Nope, I’m So NOT Okay. But Thanks for Asking! – The BEST Thing to Say to a Person Grieving
“It’s been one HELLUVA ride, but I’m okay.”
That’s the response I find myself uttering to the hundreds of well-meaning people who bombard me with the only question they feel is safe to ask…
How are you doing?
It’s not their fault they don’t know what to say. Shoot, I never knew what to say either. Sometimes I still don’t.
Society has groomed us to put on a happy face and pull up our big-kid panties, because God forbid, we make any situation uncomfortable. I mean, how would someone respond if I answered, “Well, the same year I had to have my uterus ripped out, diminishing any chance to have more kids, was the same year my sister was diagnosed with stage four colon cancer. Oh! She died, a few months ago, by the way. And hey! My grandfather, with whom I was extremely close, died last week. So, yeah. I’m kind of righteously not okay?” (True story, BTW)
But I get it. Human beings want to comfort those they love, and it’s a lot easier to let them if we respond in a way that allows them to fulfill this desire, and for that reason, I suck it up, far more than I’d like.
Each person on the planet is created differently, just as each person deals with grief in their own, personal way. Some of us want to talk about it, and some of us don’t. Some of us cry, and some of us laugh. Some of us need to surround ourselves with our friends and family constantly, and some of us hide out in our home for weeks or months on end. It’s truly not you, it’s us.
So, what do we say to people who are dealing with loss and grief? Are any questions truly safe?
The other day I was chatting with a girlfriend of mine. This sweet, genuine soul witnessed my entire journey, from the time my hysterectomy happened, during my sister’s diagnosis and death, right up until my grandfather died. A few days ago, she showed up at my home, not caring that my eyes were swollen and puffy, that my house looked like a frat den, or that I smelled like a living nightmare. She simply wanted to see if I was okay, with a bottle of wine in tow (if you don’t have friends like this, you need to find some new friends). Anyhow, as we sat at a bistro table on my deck, catching up on life and soaking up the last sun beams of the day, she told me something so profound that I just had to share it with the masses:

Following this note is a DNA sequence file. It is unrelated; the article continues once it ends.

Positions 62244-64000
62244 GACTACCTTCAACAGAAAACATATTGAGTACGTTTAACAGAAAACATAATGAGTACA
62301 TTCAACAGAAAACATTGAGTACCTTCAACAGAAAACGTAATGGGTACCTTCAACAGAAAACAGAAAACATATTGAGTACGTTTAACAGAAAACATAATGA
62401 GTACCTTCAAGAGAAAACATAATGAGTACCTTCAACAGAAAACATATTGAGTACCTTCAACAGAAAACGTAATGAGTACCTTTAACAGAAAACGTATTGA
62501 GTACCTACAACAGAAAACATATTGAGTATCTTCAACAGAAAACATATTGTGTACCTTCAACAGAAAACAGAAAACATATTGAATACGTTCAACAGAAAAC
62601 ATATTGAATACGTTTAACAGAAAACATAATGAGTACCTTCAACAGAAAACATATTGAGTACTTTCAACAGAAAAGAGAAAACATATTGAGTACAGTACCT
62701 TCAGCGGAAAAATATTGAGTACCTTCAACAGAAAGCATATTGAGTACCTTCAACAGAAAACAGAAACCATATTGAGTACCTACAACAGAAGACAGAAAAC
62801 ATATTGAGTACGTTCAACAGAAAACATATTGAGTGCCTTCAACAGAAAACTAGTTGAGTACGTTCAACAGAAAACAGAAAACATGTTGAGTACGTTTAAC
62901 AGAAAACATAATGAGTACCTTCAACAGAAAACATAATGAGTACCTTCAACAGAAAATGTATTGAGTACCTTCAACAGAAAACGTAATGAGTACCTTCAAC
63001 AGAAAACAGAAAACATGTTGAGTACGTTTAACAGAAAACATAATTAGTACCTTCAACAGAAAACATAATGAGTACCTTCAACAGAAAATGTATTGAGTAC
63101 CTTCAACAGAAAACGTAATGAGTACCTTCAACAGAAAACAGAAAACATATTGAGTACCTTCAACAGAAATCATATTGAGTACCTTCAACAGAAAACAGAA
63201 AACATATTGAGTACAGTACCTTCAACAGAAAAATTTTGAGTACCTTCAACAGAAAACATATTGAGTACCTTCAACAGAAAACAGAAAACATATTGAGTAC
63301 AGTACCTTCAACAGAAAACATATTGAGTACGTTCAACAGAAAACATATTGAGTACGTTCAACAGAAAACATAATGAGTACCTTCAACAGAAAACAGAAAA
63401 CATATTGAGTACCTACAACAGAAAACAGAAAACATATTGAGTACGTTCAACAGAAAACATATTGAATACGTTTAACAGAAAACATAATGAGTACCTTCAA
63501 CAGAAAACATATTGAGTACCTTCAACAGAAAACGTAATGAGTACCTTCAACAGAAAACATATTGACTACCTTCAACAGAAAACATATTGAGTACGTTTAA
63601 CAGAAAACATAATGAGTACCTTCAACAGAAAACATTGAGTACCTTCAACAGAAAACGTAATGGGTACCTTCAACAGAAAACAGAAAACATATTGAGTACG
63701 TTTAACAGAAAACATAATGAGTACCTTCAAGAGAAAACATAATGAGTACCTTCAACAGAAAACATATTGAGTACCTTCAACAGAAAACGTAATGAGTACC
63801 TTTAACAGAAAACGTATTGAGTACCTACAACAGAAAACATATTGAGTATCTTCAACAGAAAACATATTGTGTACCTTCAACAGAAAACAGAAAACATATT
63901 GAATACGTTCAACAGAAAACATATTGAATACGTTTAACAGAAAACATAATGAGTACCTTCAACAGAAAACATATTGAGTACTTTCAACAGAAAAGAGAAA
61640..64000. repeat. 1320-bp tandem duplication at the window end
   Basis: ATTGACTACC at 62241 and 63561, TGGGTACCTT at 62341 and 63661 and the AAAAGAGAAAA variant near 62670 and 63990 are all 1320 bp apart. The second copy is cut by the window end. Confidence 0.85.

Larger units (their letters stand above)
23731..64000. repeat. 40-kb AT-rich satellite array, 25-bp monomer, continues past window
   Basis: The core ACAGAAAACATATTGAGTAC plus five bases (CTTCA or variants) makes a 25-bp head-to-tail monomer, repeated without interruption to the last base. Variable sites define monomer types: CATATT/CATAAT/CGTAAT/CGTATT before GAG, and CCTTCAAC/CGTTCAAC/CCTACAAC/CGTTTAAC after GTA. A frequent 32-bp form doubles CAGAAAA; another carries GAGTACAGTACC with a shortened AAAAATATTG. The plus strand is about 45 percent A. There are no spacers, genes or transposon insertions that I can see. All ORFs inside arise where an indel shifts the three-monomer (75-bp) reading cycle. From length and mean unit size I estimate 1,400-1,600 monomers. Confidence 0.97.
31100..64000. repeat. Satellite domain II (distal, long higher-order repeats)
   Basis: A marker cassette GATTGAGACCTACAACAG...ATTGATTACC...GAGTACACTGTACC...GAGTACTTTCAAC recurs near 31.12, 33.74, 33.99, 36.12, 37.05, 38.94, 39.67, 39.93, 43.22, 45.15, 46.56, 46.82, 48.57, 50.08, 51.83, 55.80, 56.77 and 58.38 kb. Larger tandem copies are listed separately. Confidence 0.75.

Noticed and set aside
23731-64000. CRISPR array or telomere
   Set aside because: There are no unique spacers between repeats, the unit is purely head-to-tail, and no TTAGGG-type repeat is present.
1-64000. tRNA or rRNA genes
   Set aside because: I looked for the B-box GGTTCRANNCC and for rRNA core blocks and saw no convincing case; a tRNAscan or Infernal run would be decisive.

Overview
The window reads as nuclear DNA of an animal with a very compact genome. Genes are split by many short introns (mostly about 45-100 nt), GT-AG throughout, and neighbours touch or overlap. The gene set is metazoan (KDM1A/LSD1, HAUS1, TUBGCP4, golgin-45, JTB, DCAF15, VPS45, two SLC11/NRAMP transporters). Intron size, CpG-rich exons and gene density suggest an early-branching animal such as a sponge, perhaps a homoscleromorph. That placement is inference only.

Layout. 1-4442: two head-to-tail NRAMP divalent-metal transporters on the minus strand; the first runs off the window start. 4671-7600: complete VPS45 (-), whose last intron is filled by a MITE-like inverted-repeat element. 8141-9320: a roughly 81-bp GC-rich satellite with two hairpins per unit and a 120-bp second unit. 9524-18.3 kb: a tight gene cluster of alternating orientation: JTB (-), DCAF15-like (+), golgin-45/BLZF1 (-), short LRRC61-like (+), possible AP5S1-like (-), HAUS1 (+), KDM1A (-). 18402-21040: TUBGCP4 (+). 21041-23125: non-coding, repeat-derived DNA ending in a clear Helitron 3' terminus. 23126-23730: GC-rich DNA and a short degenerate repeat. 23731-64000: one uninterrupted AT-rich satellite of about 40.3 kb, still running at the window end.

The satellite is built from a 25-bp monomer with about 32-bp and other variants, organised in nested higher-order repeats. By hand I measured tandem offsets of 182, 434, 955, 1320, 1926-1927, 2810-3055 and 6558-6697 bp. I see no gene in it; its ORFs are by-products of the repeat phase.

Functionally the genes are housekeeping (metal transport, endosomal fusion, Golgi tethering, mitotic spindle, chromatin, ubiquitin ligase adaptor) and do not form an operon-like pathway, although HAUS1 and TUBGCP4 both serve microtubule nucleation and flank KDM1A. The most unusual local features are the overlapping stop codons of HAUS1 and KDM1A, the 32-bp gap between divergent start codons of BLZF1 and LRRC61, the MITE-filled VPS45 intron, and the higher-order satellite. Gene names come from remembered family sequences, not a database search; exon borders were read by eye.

“MB,” she said, “I want to say the right thing to you right now, but nothing is going to take away the pain.” She held up her wine glass for cheers and continued, “Just know that I love you and I’m here for you if you ever want to talk.”
And that was it.
Boom. She nailed it.
Now, as I mentioned before, I’m one person dealing with loss in my own, unique way, so what makes sense to me might not for another. But man. Her words touched me, deeply. She didn’t ask the question that put me in the dreaded position to alter the truth. She simply let me know that she would be an outlet, a resource, a loving, non-judgmental ear should I need one. With that small statement she gave me a huge gift, the permission I’d subconsciously been longing for; it’s okay to feel all the feelings and to let them out around me.
A weight was instantly lifted, and I started sobbing like a child who just had their Halloween candy stolen by creepy clowns. We are talking hyperventilating, wine-spilling, convulsing sobs. I didn’t know how much I needed to let it out until that moment.
It is human nature to feel the need to be strong and resilient. But, IT IS OKAY to break down. It is scientifically proven to be good for your health to NOT hold things in. Loss is usually new, unfamiliar territory, and it is only natural that we turn into weird, blubbering, overly-emotional beings (trust me, I’m an expert).
I truly believe that all any person dealing with grief needs is permission to grieve! Like, openly and honestly grieve. We are trying to be strong for our family, our clients, hell, even our energy-feeling pets. How long can that last before we turn our lives (and our health) inside out?
If you are reading this, chances are that you are either dealing with loss, or know someone who is. Whatever your situation,
SPREAD. THE. WORD.
On behalf of every person who has, or ever will experience loss, I thank you.